The Importance of Chalone's History
The Influence of the Chalone Wine Group on the Region’s History
Tamm’s vines needed to be constantly irrigated in the arid, isolated soils. The fact that a Burgundian would go to such lengths to cultivate the region speaks volumes about Chalone’s remarkable and unique terroir. After Tam’s death, the vineyard was neglected for several years.
William and Agnes Silvear bought the 160 acre property in 1946. They planted 20 additional acres of Pinot Noir, Pinot Blanc and Chardonnay. Phillip Togni produced the first wine labeled Chalone Vineyard in 1960.
Dick Graff purchased the property in 1965 and immediately began transforming it. In 1969, he shrewdly created the Chalone Wine Group to attract investment. He made his first commercial wine in 1969 and immediately had a devoted following. The business-minded Phil Woodward joined the group in 1972. Graff and Woodward’s success allowed them to build new winemaking facilities on the property in 1974.
Graff’s use of “sur lie” barrel aging and controlled malolactic fermentation in his white wines was characteristically Burgundian. These traditional methods were years ahead of their time and laid the basis for America’s love of Chardonnay.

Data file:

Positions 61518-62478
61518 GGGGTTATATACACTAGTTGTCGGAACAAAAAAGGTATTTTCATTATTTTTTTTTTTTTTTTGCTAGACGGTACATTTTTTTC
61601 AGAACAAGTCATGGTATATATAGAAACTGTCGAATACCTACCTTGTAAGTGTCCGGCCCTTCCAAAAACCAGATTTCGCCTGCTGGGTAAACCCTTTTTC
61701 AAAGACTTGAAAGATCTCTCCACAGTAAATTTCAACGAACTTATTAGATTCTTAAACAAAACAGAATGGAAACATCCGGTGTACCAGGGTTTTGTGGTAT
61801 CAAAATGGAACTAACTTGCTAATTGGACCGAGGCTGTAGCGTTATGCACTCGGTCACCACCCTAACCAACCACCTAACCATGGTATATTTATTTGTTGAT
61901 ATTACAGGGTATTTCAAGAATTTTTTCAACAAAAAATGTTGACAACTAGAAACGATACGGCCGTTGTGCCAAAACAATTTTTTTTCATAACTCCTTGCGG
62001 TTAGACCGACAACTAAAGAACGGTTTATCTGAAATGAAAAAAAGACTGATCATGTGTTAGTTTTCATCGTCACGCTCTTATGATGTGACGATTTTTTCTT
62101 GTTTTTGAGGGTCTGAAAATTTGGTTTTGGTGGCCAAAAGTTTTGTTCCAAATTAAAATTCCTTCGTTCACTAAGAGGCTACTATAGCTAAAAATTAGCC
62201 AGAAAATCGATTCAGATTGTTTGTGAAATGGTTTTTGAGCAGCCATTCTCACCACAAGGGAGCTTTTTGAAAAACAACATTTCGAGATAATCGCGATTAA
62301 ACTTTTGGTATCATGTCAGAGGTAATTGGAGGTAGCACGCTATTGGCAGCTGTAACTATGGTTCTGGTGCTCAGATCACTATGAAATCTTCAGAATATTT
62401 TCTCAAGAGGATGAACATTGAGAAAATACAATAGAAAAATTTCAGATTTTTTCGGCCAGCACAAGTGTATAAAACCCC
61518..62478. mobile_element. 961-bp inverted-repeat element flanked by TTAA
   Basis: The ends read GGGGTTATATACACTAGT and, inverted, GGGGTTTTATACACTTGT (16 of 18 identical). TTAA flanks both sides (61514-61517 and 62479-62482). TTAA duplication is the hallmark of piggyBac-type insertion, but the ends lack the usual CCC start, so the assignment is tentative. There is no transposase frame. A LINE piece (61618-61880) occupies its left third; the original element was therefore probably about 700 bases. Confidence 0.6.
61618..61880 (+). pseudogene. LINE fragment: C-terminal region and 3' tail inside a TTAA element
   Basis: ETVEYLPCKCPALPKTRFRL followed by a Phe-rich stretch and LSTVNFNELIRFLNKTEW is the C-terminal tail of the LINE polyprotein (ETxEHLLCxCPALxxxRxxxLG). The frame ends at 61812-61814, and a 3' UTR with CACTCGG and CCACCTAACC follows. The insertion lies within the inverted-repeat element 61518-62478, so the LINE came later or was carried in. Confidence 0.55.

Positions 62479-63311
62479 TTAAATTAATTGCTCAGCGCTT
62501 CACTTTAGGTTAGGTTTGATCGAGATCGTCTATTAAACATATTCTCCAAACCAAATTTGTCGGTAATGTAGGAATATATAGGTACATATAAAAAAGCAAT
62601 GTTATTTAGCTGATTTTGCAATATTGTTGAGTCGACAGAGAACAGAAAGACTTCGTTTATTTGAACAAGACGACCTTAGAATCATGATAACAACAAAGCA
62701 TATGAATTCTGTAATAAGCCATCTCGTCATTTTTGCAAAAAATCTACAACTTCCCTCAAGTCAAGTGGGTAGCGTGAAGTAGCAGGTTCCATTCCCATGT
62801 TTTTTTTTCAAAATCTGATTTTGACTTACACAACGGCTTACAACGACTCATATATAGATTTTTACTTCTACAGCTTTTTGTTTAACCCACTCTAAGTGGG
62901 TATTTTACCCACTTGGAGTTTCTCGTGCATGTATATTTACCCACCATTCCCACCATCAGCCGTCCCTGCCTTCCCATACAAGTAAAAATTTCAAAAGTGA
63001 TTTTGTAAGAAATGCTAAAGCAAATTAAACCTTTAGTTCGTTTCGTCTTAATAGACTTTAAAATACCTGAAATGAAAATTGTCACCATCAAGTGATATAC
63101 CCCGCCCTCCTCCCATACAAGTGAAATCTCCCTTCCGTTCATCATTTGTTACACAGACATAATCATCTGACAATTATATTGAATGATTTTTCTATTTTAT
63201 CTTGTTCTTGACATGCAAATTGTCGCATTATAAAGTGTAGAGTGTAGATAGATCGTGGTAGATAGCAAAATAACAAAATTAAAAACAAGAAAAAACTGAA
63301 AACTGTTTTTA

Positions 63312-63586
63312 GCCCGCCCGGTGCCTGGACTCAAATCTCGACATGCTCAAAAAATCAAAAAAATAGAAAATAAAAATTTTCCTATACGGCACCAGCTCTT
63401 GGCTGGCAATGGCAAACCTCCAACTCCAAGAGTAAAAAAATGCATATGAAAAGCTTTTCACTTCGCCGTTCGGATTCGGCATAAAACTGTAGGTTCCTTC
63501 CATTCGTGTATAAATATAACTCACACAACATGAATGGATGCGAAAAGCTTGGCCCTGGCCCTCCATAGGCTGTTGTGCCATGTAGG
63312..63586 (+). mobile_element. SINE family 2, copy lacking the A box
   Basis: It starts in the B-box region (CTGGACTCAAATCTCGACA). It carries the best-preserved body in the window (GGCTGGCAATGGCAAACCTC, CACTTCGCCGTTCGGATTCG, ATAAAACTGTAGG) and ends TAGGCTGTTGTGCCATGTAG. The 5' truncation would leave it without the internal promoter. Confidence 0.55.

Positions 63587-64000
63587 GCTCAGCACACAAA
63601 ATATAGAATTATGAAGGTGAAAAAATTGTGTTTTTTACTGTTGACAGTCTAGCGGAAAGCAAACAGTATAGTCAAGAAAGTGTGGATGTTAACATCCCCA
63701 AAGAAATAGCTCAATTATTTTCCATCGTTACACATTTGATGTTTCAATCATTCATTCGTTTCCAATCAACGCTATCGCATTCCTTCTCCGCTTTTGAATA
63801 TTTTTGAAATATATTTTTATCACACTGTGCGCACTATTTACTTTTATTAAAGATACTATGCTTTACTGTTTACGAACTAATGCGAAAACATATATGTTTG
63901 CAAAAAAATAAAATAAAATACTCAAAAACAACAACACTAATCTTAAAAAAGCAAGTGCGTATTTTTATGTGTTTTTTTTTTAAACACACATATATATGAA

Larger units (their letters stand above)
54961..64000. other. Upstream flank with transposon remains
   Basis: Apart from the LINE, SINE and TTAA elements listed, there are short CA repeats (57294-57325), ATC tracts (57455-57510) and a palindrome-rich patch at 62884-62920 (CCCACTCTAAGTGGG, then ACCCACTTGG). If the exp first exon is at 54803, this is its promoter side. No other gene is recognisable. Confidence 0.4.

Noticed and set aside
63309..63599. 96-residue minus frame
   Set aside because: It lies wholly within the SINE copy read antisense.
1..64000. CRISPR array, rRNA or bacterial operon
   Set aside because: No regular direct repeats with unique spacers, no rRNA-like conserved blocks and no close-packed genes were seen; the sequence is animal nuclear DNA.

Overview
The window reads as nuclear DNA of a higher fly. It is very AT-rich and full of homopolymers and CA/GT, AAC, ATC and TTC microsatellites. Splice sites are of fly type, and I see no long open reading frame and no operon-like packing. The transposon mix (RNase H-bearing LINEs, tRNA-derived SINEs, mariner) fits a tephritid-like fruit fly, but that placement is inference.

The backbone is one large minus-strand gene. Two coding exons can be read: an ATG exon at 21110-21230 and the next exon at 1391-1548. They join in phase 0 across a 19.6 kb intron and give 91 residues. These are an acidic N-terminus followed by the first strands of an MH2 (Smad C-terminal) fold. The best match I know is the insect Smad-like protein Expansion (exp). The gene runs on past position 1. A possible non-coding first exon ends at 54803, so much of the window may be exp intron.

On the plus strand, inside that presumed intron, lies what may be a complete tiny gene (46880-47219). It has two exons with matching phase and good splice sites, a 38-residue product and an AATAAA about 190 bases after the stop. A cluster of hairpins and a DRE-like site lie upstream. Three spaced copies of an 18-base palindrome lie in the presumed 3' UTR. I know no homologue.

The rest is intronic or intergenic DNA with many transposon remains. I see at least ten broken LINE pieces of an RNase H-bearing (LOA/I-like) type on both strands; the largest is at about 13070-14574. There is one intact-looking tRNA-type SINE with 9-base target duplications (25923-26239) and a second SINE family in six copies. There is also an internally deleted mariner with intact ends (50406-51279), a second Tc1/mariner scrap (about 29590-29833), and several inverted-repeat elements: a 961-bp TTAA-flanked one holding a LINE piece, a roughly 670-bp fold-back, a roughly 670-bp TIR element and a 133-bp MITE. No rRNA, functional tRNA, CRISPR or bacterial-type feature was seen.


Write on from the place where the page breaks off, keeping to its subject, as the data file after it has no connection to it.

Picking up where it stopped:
Graff and Woodward decided to publicly offer stock in the company in 1980. In the same year, a partnership was formed with Paragon Vineyards. The shareholders have always had an intimate relationship with Chalone. They are invited to the legendary annual party on the property and account for a substantial percentage of the winery’s sales.
Cabernet Sauvignon was first planted in the mid 1980s. Caves were built on the property in 1984 and the vineyard was significantly expanded in 1989. Production is currently about 40,000 cases a year. The majority of this production is Chardonnay.
Chalone bought Acacia Vineyard in 1986. The group partnered with Domaines Barons de Rothschild in 1989. It is also a part owner of Canoe Ridge Vineyard in Washington.
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